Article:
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Learn about camera moves and how they are represented in a storyboard.
When trying to understand the difference between camera shots and camera moves think about it like this: With camera shots what we're really looking at is the physical position and distance between the camera and what it's shooting. So how close it is and where it is. With camera moves the position of the camera is stable and what we're looking at is how it pans from left to right. How it zooms in and out, how it tilts up and down, how it rotates, etc. So basically how the camera is moving in its fixed position.
In storyboarding what you're drawing on every panel is a frame that you would see through the camera. So one example I have here is actually of a pan. Instead of a left to right pan it's actually an up to down pan. I'm just going to scroll across here. So you can see that the camera moves from the floor of the cockpit of the spaceship up until about, I don't know, human head height. And when I release, if we click in the stage review frame and use the number one which is the keyboard shortcut to zoom out. You can actually see that there is a green rectangle here and a red rectangle here and that's actually seen in traditional story-boarding as well when people used to draw with ink and marker on paper and cardboard. They would show where the camera should start in a frame, where it should end and usually there'd also be arrows to show you the movement of the camera upward. So maybe an upward arrow here and an upward arrow there so that you know that you go from the green frame to the red frame and at it's a pan upwards.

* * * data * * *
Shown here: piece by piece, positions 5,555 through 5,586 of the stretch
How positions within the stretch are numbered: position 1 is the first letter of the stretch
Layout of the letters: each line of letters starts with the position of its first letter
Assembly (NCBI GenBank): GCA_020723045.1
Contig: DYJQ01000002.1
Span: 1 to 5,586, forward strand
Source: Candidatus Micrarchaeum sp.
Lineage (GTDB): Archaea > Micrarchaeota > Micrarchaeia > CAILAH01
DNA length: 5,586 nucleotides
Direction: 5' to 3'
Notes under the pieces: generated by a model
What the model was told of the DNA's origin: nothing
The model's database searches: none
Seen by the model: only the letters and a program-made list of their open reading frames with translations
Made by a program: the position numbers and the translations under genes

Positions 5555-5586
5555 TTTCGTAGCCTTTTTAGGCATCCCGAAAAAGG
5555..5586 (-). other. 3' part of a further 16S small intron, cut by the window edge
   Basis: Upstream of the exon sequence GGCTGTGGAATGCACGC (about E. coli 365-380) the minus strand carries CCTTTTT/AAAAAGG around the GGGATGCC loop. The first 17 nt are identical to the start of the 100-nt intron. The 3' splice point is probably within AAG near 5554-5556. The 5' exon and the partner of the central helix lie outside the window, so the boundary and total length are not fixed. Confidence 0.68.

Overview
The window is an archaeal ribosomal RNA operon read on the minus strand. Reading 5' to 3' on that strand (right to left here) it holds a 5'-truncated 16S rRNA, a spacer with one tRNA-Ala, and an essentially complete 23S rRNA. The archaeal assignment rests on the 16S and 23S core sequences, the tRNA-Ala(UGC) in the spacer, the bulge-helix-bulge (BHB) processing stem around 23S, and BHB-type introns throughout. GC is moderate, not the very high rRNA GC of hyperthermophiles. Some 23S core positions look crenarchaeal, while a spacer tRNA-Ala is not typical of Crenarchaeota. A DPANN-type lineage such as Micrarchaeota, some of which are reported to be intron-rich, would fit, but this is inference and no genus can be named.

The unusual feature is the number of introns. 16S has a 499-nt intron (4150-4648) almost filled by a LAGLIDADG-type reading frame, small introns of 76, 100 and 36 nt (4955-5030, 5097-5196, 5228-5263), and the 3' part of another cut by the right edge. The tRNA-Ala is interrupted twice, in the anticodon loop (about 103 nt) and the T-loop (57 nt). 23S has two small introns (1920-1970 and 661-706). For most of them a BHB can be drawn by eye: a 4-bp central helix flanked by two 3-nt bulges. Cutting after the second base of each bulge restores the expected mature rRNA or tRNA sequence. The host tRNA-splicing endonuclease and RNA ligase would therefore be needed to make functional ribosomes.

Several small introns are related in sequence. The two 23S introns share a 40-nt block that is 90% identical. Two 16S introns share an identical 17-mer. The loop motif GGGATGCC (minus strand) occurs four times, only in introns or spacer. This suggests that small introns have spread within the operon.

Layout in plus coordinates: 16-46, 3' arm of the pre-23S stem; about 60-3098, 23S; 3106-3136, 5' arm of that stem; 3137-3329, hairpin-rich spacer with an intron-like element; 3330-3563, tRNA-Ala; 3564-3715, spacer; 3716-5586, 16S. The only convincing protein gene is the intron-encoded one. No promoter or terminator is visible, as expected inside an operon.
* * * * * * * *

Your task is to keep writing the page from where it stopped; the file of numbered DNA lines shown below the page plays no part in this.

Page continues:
This also applies for zooms where you would see a small rectangle and a larger rectangle and if the rectangles were in black and white, that's when arrows become very important because there wouldn't be a green rectangle for start frame and a red rectangle for end frame, the arrows would indicate whether it was a zoom in or a zoom out.
So all this to say whenever you see a camera move it's often illustrated as a two frames showing a start and an end frame, or with camera movement arrows.
And this of course is not to be confused with action arrows, for example here we see an arrow that would indicate the character should lift their arm up and then another arrow indicating that they should turn behind the seat and walk away. So those have nothing to do with the camera but in fact have something to do with the action of a character within the scene.
And unlike with camera shot using too many different camera moves in your production can make it look hokey. So it's good to use them selectively.
And the last thing I just wanted to say because this is the first time you're seeing it, this is a 3D model that was used for the storyboard and it's actually considered a pretty highly rendered storyboard and the movement that you saw here would be used for an animatic if you would like to render an animatic from the storyboard. However if you wanted to see it as a printed version on paper, that's when you would see this double framing.